Brandeis University on Monday suspended its partnership with Al-Quds University, citing the failure of leaders at the Palestinian university to condemn a recent protest in which demonstrators used the traditional Nazi salute and honored "martyred" suicide bombers. In a statement on its website, Brandeis said that President Frederick Lawrence had acted after asking the president of Al-Quds to issue an "unequivocal condemnation" of the protests. But the statement published on the Al-Quds website -- an English translation of which the president of Al-Quds, Sari Nusseibah, sent to Brandeis -- criticized "Jewish extremists" who "spare no effort to exploit some rare but nonetheless damaging events or scenes which occur on the campus of Al Quds University," as well as calling for a respectful campus environment. Brandeis called the statement "unacceptable and inflammatory," and said it would suspend the relationship with Al-Quds.
Russian officials have pledged to investigate why there have been major layoffs at Moscow State University, RIA Novosti reported. The government has been pushing the university to raise employee salaries, but has not provided funds for the increased pay.
Children with professional parents are about three times likelier than those with working-class parents to be admitted to the most selective universities in England and Australia as well as the United States, according to a study reported by Times Higher Education. The study, produced in conjunction with a conference sponsored by the Sutton Trust, a British philanthropy focused on educational access for those with low-income backgrounds, concludes that while a significant portion of the gap in access can be explained by differences in educational preparation, about a quarter of it cannot.
Hundreds of academics have urged the University of Zurich to restore the job of Iris Ritzmann, a professor at the university's Institute for the History of Medicine, SwissInfo reported. She was fired for confidential documents to reporters that deal with criticism of Christoph Mörgeli, the head of the university’s Medical History Museum, who is also a politician. Statements by Ritzmann's supporters say that she has defended academic standards, and was punished for political reasons. The rector, Andreas Fischer, has resigned amid the controversy, saying he took "ultimate responsibility" for what has happened.
U.S. News -- with money from Qatar Foundation -- looks to evaluate universities in the Middle East while two British rankers plan to compare universities in Brazil, Russia, India, China and South Africa.
Wellesley College President H. Kim Bottomly issued a statement Thursday saying she was pleased that faculty voted to continue the college's partnership with Peking University. More than 130 Wellesley faculty had signed a letter earlier this year saying they would urge the college to reconsider its partnership with Peking if it fired an economics professor, Xia Yeliang, “based solely on his political and philosophical views." Xia’s contract was not renewed last month in a decision that many in the West view as retribution for his criticism of the Chinese government, though Peking maintains it was a result of his teaching and research record.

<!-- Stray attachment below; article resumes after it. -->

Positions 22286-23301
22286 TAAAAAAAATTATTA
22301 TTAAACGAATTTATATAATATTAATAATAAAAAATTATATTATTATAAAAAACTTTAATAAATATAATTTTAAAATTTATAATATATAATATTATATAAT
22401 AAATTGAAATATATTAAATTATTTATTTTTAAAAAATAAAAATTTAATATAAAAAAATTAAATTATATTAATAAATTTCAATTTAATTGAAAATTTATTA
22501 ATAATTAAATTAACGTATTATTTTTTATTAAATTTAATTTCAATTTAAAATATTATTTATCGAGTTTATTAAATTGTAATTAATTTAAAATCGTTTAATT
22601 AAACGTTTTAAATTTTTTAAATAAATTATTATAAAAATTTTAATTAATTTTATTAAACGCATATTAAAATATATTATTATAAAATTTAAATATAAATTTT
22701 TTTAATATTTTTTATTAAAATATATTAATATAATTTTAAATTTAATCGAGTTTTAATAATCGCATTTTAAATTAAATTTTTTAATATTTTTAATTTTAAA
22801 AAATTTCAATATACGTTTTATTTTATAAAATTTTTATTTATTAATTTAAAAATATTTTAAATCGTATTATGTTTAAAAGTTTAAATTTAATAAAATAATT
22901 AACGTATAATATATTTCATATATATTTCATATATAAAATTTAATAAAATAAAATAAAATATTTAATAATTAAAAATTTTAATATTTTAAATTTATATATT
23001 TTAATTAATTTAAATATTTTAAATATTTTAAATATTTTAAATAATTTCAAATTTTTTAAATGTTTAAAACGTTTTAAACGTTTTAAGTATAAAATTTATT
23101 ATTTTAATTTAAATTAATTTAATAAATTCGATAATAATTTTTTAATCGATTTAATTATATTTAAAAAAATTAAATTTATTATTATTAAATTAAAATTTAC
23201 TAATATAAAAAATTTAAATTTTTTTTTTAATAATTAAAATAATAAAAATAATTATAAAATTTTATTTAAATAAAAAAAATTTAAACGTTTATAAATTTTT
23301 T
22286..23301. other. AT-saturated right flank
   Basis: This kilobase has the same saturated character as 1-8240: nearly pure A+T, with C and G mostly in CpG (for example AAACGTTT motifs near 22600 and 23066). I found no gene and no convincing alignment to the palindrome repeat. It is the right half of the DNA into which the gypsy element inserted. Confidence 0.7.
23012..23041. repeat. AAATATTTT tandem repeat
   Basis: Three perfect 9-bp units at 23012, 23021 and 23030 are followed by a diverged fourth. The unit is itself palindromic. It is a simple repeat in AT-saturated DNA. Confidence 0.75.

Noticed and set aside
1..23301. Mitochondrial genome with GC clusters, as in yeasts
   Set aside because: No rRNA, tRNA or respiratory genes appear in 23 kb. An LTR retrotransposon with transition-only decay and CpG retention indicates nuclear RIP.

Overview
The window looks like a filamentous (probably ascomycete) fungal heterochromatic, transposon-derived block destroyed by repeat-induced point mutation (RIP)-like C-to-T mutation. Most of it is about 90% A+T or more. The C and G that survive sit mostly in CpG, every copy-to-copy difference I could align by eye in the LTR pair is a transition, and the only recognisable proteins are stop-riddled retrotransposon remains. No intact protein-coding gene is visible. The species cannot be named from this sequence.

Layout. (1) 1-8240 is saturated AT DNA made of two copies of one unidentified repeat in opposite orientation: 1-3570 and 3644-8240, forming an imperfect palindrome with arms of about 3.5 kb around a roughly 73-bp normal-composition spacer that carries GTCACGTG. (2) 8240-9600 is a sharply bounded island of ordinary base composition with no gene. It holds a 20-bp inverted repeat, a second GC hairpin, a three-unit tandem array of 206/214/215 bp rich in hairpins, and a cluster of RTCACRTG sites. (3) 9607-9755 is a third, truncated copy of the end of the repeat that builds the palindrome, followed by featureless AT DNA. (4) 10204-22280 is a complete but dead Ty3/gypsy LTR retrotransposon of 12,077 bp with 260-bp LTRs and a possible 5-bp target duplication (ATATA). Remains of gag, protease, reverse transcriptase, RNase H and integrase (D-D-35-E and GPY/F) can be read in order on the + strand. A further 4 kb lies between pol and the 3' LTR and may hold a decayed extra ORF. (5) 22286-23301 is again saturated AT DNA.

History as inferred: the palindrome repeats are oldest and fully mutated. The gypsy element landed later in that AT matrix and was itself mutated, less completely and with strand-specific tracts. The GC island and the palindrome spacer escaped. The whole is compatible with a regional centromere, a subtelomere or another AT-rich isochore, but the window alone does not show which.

Bottomly’s statement does not speak directly to the issues raised by the Wellesley faculty letter in regards to academic freedom and conditions for collaboration with universities in authoritarian societies. Rather, the statement speaks more broadly to the faculty role in determining the future direction of the partnership.
“A dedicated group of faculty will develop Wellesley’s recommendations for the parameters and elements of the partnership,” she said. “These recommendations will be brought to the full faculty body at Wellesley for approval and will then be shared with faculty counterparts at Peking University for their consideration.”
Susan M. Reverby, a professor of women’s and gender studies at Wellesley who was one of the leaders of the letter-writing campaign, wrote that she believed the letter-writers did in fact achieve a great deal. She said that the faculty action, among other things, “raised the question of what these partnership qua exchanges are about,” “reminded our colleagues they should not give up their control over the educational experience (writ large) of our students and that more transparency in the process is absolutely required,” and “made it clear that academic freedom and human rights matter even when we engage with countries whose political cultures are different from ours (and even when many of us disagree with what our own country does too).”
“Furthermore,” she wrote, “we have hopefully made it more difficult for Professor Xia to be persecuted, even jailed, at home and found a way to bring him here (something we did not expect to happen when we first began this process of questioning the partnership).”
In a previous statement President Bottomly indicated she is supportive of efforts to bring Xia to Wellesley as a visiting scholar, but Thursday’s statement did not speak to that subject. A college spokeswoman said that nothing has been finalized yet in this regard.